The round-robin segment of the World Junior Hockey Championships is over. In its place is a series of win or go home games that will cull the herd until the top four teams in the tournament are left playing in the Gold and Bronze medal games.
And all five LA Kings prospects have made it through to the quarterfinals.
It all starts this morning in Vancouver, as the first quarterfinal matchup features Switzerland and Sweden. Kings' prospect Johan Sodergran, a sixth-round pick in the 2018 NHL Draft, is hopeful to return to the Swedish lineup after missing their last game with the flu, as did so many other Swedes.
From there, a trio of recent Kings draft picks hit the stage for one of if not the most anticipated game of the day between the host Canadians and Finland. Jaret Anderson-Dolan and Markus Phillips will don the Maple Leaf while Kings' 2018 first-round pick Rasmus Kupari hopes to lead his underdog Finns to victory.
The Americans, captained by Kings' fourth-round pick Mikey Anderson, take on the Czechs at the Save-on-Foods Memorial Coliseum in Victoria. The hope is that Jack Hughes will return to the lineup and provide an offensive spark Team USA.
Slovakia and Russia close out the day. While the Russian hockey program has lapped the Slovakians in recent years, this game could be closer than many are likely to anticipate. The plucky Slovaks are giving teams everything they can handle in this tournament.
Video: ARI@LAK: Five Kings prospects play in World Juniors
Before you sit back and take in some of the Kings' best and brightest parts of their future in marquee matchups, let's take a moment to reflect on what each of Anderson-Dolan, Phillips, Kupari and Anderson have accomplished to date.
Jaret Anderson-Dolan, Team Canada
For most of the teams playing in this year's World Juniors, Anderson-Dolan would have an extensive role near the top of the lineup complete with ample ice-time in both phases of special teams. As is often the case for the Canadians, they're asking a superstar who's been the go-to option for his junior team to just to be another option on Team Canada.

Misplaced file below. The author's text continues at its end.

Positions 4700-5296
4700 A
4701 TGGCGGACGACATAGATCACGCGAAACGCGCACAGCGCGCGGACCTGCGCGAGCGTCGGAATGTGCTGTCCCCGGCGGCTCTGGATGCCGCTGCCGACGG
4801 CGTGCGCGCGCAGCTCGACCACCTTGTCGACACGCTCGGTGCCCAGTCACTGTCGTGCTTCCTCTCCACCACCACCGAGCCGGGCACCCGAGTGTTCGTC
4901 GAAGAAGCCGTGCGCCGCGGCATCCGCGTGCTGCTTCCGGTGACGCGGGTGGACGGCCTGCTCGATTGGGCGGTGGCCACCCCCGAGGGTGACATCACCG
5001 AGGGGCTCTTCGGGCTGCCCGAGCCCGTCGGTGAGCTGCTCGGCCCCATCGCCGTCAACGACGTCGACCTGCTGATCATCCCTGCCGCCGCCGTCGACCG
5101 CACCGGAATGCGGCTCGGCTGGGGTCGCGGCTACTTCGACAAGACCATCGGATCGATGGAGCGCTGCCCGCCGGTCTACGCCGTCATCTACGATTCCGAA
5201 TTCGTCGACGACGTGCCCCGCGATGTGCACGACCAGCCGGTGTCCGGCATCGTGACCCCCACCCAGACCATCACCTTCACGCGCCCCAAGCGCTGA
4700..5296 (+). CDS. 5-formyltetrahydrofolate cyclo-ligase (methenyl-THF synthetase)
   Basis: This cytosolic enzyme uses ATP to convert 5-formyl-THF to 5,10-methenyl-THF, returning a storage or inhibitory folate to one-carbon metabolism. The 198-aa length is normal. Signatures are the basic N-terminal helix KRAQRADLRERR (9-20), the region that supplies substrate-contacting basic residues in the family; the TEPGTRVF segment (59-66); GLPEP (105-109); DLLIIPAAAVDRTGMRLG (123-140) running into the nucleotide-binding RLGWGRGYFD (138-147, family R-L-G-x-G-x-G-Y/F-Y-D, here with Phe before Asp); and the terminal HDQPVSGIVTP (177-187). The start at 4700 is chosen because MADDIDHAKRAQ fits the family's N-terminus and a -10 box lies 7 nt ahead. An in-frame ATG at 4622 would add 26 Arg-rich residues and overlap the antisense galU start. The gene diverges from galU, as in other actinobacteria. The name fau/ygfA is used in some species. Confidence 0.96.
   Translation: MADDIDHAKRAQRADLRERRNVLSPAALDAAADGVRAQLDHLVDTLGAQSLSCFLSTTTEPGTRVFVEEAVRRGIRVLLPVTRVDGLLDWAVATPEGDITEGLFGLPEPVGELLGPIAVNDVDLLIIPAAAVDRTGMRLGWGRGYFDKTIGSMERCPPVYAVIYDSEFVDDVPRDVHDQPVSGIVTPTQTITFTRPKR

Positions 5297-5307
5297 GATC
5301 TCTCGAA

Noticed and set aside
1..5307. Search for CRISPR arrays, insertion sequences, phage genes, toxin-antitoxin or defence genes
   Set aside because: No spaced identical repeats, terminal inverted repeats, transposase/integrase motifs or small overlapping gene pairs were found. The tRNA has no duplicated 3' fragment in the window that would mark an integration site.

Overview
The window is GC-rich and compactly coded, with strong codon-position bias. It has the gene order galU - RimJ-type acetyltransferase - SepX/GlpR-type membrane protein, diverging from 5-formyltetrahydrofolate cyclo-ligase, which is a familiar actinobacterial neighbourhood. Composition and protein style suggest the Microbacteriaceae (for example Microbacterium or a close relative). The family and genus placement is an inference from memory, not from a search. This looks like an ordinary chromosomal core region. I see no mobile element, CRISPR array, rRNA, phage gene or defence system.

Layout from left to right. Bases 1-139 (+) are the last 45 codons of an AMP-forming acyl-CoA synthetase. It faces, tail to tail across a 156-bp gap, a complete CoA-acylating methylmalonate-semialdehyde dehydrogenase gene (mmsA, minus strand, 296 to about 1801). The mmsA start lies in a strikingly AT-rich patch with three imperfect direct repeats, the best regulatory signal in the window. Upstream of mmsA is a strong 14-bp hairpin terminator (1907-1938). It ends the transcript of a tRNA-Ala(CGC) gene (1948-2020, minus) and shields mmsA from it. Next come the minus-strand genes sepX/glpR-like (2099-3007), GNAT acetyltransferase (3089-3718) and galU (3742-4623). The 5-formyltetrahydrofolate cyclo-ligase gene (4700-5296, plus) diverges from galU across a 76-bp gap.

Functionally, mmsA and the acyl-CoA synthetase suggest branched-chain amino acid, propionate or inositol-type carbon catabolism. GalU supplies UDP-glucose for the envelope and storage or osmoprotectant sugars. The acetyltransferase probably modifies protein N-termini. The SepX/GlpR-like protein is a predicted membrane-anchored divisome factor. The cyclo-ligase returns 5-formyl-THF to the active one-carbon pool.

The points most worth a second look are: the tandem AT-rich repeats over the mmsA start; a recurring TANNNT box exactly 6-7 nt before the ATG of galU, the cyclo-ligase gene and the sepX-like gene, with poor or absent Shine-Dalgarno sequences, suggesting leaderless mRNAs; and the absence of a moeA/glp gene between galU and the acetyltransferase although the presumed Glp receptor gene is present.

Anderson-Dolan has primarily played as Canada's third line center, playing with a rotating cast of wingers as head coach Tim Hunter looks to get the most out of his group. It seems that the coaching staff wants Anderson-Dolan to operate as a two-way center, capable of contributing at both ends of the ice. And he's done just that.
There is no doubt though that Anderson-Dolan has more to offer. The one goal to his credit thus far is his sole point through four games of round robin action, which included a 14-0 drubbing of the Danish.
That said, Anderson-Dolan's well-established history as a scorer in the WHL suggests that the points have to come eventually. So too does the 11 shots that Anderson-Dolan's mustered thus far. Only four Canadians have more.
Markus Phillips, Team Canada
About the best compliment one could pay a player like Markus Phillips given his role on the Canadian blue line is that he's been mainly difficult to notice on most nights. Such is the life of someone tasked with keeping the opposition's best in check on a game-to-game basis. If one sticks out in that role, it's usually for all of the wrong reasons.
Aside from Pavel Shen's 2-1 goal in a New Year's Eve showdown between Canada and Russia, Phillips has been exceedingly effective in his role. Even that goal doesn't fall solely on Phillips' shoulders -- Evan Bouchard, Phillips' primary defensive partner, had front row seats as the Russian winger took the puck to the front of the Canadian net.